This work offers a set of extended interpretations of Madison's argument in Federalist X of 1787, using ideas from social choice theory and from the work of Douglass North, Mancur Olson, and William Riker. Its focus is not on rational choice theory itself, but on the use of this theory as a heuristic device to better understand democratic institutions. The treatment adapts a formal model of elections to consider rapid constitutional change at periods when societies face quandaries. The topics explored in the book include Britain's reorganization of its fiscal system in the eighteenth century to prosecute its wars with France; the Colonies' decision to declare independence in 1776; Madison's argument about the 'probability of fit choice' during the Ratification period of 1787-88; the argument between Hamilton and Jefferson in 1798–1800 over the long run organization of the US economy and the election of Lincoln in 1860.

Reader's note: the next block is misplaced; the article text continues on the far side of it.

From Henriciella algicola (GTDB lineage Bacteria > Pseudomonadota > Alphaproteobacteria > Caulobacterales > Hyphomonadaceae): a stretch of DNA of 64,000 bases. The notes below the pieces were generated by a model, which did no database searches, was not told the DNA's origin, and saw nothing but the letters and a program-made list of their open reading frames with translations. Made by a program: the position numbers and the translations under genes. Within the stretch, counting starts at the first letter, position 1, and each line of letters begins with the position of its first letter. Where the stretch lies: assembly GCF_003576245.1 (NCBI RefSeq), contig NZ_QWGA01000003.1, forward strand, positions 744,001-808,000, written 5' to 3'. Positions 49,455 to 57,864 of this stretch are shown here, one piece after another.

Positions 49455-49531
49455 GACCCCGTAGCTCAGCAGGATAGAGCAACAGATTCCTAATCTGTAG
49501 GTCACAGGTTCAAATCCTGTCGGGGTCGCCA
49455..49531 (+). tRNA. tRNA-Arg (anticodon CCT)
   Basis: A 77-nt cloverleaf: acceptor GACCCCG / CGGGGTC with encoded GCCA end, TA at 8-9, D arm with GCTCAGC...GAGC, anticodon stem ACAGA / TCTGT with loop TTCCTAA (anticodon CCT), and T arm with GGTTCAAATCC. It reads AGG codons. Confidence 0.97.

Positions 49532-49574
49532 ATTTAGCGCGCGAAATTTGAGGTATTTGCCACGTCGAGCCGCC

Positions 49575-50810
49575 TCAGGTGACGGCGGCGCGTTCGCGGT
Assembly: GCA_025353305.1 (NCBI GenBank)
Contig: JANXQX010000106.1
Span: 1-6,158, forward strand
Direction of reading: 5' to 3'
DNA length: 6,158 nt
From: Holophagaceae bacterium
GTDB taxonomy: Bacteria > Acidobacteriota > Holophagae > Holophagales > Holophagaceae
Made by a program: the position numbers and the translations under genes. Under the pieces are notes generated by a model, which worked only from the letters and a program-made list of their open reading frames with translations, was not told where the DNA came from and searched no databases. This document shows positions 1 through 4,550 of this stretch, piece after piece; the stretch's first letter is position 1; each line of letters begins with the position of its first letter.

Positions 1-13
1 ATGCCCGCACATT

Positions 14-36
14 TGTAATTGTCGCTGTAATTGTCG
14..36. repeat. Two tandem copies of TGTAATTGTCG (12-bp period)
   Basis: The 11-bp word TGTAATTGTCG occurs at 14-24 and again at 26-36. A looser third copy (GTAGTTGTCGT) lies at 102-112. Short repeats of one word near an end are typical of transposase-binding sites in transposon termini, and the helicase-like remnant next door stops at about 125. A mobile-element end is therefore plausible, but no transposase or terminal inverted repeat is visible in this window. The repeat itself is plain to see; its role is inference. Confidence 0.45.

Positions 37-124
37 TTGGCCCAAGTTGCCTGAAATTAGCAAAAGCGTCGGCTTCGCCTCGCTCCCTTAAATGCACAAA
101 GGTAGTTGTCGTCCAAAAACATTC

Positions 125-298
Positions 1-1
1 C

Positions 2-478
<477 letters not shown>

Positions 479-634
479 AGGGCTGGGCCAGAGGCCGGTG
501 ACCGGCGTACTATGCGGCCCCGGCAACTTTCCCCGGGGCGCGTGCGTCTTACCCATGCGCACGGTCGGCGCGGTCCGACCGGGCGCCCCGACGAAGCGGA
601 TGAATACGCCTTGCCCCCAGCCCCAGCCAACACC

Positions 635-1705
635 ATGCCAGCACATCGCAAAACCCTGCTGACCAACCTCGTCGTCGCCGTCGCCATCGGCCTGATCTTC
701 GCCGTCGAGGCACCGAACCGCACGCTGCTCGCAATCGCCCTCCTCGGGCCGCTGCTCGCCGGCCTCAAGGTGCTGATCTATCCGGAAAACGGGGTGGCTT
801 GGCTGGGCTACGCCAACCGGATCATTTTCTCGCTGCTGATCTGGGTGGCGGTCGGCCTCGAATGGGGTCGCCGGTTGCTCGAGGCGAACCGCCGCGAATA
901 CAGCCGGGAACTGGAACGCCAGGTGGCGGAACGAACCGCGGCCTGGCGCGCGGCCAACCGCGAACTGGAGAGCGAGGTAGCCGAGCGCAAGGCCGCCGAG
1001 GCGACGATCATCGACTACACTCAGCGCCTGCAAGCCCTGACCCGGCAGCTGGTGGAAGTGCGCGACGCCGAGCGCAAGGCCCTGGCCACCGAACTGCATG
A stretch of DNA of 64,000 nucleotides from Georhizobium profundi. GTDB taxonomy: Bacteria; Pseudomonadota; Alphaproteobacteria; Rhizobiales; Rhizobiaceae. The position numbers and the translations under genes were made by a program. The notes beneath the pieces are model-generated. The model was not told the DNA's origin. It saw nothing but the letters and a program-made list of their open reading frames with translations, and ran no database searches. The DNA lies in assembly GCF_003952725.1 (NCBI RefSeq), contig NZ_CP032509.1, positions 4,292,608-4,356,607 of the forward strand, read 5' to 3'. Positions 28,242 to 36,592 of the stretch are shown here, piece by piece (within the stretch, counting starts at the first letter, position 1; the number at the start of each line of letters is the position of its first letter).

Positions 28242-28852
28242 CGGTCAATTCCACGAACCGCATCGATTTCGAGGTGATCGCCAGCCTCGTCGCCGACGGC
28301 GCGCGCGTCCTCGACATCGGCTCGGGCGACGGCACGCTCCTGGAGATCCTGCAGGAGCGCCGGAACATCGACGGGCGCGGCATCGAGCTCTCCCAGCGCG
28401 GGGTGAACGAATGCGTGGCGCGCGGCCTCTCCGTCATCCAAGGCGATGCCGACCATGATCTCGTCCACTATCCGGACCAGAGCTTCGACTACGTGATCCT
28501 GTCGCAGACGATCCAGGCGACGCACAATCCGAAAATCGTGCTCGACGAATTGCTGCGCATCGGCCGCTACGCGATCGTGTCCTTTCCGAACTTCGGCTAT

• Author is internationally renowned for his work on democratic and political theory, social choice methods • Can be used in courses in political science and political history • Highly interesting blend of historical analysis and well-explained, accessible quantitative analysis
Preface; 1. Constitutional quandaries and rational choice; 2. Power, prosperity and social choice; 3. Franklin and the War of Independence: 1776-1783; 4. Madison, Jefferson and condorcet; 5. Lincoln and the Civil War; 6. Johnson and the critical realignment of 1964; 7. Keynes and the Atlantic constitution; 8. Preferences and beliefs; 9. Political change; 10. Notes; 11. Figures and tables.